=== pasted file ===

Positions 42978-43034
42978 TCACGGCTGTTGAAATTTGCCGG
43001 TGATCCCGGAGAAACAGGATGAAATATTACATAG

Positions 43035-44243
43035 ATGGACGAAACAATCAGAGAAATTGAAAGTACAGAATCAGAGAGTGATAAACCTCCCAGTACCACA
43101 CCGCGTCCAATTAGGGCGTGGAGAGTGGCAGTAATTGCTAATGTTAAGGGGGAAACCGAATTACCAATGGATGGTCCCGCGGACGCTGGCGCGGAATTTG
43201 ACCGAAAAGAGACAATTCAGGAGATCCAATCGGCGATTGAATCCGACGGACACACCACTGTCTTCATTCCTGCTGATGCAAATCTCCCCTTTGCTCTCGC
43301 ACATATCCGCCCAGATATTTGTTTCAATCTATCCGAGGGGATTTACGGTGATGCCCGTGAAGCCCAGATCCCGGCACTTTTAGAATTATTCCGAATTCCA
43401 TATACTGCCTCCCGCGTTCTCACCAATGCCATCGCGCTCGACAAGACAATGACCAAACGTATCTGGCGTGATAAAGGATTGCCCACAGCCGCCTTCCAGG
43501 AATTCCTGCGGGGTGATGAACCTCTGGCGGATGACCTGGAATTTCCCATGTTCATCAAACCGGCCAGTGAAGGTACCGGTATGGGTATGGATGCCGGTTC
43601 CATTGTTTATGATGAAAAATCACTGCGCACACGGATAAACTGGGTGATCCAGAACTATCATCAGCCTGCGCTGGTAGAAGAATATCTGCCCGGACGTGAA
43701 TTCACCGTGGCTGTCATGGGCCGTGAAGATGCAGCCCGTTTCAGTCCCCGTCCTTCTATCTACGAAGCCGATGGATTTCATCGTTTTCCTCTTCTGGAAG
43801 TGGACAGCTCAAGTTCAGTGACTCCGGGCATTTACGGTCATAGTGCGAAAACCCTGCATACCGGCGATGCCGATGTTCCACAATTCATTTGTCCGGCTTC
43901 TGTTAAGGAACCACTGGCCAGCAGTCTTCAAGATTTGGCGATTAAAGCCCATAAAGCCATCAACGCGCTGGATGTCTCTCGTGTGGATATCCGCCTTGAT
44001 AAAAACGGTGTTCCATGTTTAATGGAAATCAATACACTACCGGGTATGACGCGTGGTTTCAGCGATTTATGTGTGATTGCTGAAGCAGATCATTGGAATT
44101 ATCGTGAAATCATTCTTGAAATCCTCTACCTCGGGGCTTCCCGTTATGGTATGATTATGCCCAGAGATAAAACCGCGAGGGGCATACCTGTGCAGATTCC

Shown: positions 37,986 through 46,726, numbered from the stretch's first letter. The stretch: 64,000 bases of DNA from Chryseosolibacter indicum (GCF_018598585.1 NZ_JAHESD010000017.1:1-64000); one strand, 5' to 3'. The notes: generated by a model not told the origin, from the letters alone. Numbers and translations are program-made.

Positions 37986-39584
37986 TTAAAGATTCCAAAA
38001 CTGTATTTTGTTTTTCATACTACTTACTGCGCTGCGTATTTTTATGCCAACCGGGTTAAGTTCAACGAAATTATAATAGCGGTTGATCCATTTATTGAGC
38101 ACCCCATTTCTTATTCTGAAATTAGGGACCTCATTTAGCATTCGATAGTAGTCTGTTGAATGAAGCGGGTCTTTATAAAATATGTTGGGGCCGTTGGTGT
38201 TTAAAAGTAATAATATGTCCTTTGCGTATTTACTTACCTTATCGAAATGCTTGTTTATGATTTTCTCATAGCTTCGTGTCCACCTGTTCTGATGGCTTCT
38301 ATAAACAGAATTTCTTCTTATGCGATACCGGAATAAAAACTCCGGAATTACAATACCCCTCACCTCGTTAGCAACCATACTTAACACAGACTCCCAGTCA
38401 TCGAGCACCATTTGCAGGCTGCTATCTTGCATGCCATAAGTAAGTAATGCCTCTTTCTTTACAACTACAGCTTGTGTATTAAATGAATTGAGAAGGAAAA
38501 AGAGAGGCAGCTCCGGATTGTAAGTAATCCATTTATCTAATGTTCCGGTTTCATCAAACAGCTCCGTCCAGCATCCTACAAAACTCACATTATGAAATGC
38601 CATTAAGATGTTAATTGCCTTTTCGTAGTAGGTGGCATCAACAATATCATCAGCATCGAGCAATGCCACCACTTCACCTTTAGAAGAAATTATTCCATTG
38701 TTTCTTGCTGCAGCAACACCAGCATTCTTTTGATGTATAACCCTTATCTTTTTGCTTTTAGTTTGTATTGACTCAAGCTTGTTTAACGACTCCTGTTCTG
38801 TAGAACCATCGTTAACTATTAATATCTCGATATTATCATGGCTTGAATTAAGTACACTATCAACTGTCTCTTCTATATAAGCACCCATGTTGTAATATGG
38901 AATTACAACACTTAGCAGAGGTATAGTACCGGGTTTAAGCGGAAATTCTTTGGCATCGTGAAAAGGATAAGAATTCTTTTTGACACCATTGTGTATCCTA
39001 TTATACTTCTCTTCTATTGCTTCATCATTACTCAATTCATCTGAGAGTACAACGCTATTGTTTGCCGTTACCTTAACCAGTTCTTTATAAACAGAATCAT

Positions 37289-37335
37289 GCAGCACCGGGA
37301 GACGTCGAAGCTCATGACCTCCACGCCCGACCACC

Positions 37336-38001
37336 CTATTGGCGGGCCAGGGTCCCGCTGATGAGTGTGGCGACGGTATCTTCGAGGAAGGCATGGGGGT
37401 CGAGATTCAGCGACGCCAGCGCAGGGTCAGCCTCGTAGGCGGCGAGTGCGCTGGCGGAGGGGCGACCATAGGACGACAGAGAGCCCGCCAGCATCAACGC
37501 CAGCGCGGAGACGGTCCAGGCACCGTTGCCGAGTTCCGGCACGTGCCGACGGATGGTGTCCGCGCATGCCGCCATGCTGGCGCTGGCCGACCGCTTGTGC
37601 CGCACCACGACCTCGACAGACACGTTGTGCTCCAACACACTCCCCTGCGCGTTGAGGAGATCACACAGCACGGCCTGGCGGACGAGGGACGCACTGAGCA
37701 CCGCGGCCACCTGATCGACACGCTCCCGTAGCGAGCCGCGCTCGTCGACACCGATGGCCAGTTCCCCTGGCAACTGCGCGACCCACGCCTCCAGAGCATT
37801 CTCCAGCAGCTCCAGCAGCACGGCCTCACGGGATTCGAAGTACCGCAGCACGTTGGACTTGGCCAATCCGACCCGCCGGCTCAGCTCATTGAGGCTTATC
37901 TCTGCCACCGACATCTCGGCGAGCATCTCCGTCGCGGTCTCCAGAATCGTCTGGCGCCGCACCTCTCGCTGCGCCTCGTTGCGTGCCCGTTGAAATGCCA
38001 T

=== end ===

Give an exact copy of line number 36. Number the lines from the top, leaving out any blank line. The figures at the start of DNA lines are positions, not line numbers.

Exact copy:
37401 CGAGATTCAGCGACGCCAGCGCAGGGTCAGCCTCGTAGGCGGCGAGTGCGCTGGCGGAGGGGCGACCATAGGACGACAGAGAGCCCGCCAGCATCAACGC